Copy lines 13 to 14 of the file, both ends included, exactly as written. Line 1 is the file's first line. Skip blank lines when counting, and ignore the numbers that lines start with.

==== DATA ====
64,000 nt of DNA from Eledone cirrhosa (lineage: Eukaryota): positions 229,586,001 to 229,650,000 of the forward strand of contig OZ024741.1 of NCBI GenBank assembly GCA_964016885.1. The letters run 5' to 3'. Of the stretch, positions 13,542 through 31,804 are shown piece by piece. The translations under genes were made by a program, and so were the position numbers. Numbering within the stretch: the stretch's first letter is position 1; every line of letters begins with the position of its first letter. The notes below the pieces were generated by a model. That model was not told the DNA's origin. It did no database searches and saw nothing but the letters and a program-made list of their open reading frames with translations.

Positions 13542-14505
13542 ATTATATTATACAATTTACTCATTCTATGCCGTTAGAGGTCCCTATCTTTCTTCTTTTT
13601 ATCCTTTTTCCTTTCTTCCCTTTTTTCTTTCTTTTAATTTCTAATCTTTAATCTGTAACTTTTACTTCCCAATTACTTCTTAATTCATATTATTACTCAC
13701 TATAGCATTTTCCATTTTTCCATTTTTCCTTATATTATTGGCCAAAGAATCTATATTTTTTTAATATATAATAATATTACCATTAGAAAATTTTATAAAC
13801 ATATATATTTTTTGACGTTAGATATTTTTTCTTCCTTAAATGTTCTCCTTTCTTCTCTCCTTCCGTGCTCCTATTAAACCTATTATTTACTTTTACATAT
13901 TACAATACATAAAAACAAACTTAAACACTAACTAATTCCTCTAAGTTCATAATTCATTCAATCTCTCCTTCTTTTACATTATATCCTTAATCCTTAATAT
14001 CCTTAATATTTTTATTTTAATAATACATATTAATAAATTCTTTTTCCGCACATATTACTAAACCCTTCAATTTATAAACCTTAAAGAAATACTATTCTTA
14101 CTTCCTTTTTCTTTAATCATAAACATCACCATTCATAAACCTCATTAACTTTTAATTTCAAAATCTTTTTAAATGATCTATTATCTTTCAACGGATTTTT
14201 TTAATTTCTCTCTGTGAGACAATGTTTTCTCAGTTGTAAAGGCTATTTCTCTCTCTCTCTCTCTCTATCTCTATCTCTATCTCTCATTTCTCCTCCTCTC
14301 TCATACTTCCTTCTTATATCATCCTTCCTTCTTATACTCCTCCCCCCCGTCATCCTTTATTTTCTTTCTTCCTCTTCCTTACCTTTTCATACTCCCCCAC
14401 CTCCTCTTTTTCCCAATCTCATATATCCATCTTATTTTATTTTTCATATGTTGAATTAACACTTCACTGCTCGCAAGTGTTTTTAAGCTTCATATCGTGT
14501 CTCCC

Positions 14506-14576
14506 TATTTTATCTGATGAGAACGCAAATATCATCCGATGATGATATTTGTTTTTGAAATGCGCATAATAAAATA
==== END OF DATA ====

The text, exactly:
14501 CTCCC

Positions 14506-14576